Friday, January 6, 2012


You’ve probably heard the opinion stated that Californians are rude.  They’re unfriendly, always in a hurry, and they are rude drivers.  When driving they cut you off, flip you off, and overall turn you off.  Yeah I’ve heard it too, and from people who’ve never stepped a foot in California sometimes.  To be honest when we moved here I did have to adjust to the somewhat aggressive behavior of California drivers, especially since I was coming from Oklahoma, but to be fair I learned how to drive like that in Denver, so I don’t think it’s necessarily a California only thing.

Today as I was driving back to the Church from dropping Cade off at school, there was a vehicle trying to merge onto the freeway.  He was right next to me and had to either speed up or slow down and of course he sped up.  The problem was he was running out of room and didn’t have time to speed up enough to get in front of me.  Now I can be a bit aggressive myself at times, and the temptation was to just stay where I was and make him slow down to get behind me.  In fact I started to do just that and then caught myself.  I waved him over and slowed down to let him in.

What happened next was a bit surprising if you hold to the pre-conceived notion that California drivers are rude.  His back windows were fogged over, so I couldn’t see him, so he makes the effort to roll down his window, sticks his hand up as high as he can (I checked for a gun, just joking) and waved very vigorously to thank me for my decent behavior.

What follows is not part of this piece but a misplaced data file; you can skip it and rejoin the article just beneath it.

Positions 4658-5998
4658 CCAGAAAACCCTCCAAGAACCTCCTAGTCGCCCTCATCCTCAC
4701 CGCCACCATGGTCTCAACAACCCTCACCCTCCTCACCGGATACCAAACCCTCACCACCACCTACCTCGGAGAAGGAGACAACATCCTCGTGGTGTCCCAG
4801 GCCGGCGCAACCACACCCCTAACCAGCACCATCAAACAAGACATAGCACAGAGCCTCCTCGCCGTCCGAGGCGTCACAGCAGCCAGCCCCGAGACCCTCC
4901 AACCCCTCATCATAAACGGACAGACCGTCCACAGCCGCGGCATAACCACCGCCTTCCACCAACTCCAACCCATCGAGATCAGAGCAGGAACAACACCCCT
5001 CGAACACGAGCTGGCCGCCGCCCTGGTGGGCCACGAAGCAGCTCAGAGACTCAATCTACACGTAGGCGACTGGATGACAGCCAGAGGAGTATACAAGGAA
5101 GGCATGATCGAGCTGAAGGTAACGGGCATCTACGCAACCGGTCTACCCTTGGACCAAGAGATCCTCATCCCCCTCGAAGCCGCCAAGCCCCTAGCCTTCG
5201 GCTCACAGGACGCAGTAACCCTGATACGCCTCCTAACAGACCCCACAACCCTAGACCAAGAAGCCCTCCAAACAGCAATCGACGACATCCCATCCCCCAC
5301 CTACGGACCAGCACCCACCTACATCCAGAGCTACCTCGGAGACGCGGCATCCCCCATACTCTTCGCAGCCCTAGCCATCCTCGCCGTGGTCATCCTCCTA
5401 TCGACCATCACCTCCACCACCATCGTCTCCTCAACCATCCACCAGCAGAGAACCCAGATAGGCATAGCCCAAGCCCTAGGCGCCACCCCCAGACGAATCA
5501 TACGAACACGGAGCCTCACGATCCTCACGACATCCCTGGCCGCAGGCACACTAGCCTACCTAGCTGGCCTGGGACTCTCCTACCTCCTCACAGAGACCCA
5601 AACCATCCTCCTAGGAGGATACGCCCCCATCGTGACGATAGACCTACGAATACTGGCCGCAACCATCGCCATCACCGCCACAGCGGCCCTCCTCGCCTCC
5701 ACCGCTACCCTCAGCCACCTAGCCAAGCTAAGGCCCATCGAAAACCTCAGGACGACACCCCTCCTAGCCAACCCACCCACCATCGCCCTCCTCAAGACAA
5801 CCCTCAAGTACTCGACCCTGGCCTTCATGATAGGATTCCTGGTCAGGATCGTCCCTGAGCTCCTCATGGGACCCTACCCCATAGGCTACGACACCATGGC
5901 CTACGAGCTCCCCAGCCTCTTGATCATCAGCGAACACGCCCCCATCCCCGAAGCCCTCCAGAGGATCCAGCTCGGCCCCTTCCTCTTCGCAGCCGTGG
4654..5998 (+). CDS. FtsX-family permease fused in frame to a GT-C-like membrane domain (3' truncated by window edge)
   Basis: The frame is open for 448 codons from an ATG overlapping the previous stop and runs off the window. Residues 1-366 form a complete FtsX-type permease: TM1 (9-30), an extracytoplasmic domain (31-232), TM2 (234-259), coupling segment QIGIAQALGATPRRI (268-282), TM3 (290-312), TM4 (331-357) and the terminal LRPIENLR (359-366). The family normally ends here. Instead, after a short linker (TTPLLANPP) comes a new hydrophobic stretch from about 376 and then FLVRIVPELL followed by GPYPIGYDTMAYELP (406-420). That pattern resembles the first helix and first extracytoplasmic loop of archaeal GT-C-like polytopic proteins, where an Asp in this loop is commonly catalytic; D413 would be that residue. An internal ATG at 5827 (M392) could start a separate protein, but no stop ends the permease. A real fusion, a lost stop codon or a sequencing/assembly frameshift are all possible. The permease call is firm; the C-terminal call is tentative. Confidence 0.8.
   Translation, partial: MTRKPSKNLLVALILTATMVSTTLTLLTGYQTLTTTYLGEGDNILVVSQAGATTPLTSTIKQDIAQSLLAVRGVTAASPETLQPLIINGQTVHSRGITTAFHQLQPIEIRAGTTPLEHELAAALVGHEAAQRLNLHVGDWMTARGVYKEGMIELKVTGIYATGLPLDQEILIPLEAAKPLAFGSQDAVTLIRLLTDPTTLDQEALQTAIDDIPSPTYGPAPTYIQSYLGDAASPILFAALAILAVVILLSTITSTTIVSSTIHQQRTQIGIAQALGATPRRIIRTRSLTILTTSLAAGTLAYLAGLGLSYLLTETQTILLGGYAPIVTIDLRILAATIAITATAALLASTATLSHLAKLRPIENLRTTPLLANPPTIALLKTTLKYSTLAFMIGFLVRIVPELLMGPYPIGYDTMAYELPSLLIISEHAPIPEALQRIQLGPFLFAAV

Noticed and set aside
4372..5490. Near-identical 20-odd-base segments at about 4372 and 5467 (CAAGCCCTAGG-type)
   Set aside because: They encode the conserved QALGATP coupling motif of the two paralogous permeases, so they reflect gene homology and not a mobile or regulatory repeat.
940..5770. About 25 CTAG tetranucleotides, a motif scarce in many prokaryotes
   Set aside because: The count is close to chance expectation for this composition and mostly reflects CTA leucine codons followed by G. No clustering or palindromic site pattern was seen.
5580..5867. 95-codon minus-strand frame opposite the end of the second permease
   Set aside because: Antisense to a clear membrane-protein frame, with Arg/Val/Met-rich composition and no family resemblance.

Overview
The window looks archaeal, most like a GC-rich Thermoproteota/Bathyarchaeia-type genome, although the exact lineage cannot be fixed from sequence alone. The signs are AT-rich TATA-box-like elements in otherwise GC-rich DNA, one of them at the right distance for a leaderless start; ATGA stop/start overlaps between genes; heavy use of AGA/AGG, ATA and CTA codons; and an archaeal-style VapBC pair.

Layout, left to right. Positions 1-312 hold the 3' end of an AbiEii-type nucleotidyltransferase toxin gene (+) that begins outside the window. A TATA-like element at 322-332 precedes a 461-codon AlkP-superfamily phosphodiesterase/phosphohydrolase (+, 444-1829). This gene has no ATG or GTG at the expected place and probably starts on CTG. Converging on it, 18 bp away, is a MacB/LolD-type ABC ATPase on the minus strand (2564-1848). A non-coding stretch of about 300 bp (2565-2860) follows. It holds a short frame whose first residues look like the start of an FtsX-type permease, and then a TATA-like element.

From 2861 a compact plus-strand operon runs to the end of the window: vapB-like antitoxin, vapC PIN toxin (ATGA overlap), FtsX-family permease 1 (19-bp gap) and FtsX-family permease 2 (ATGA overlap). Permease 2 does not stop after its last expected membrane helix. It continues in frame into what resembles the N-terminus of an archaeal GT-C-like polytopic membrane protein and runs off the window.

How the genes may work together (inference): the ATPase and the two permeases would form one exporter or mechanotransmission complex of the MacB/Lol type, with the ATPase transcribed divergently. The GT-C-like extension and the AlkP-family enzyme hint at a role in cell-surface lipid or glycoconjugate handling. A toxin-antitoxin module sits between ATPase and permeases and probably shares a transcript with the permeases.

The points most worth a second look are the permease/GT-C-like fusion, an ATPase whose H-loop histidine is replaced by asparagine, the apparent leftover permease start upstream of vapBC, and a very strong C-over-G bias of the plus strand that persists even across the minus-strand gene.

Here’s the point, if I had allowed my thought that this guy is being a jerk and trying to cut me off (because after all, isn’t that what California drivers do?) to overrule my thought of extending mercy because that’s the nice thing to do, I would have gone home thinking that the guy was rude, never knowing that I missed out on someone who was polite enough to make sure I knew he was thankful.

Pre-conceived notions and assumptions are common place and unfortunately they happen not only on highways, and in work environments, they also happen in our homes and in our churches.  They are often the reason why we argue and fight with our spouses, rush to false conclusions with our children, and judge people through self-righteous condemning eyes.  What would happen in your life this year if you stopped living your life based on pre-conceived notions and assumptions, and allowed mercy and grace to be the driving factors in your life?  Would you invite more people to the worship service, would you send out more positive emails on a regular basis, would you criticize less and uplift more, would you treat your family better, would you give others the benefit of the doubt more often, would you feed more homeless people, or even go on a mission trip?

I only know one thing that everyone of us has in common, besideds being alive, and that is we are all sinners in need of a Savior.  I gave my life to Jesus 25 years ago, but sometimes I fail to extend that love to others, and I will tell you that often it’s because I choose to look at people through my tainted eyes of experience, hurt, mistrust, judgment, etc., and often it is because of pre-conceived notions and assumptions.  It’s a new year so let us all resolve to look at everyone through the loving eyes of Jesus, shall we?  And stop bagging on California drivers - lol
In Christ,

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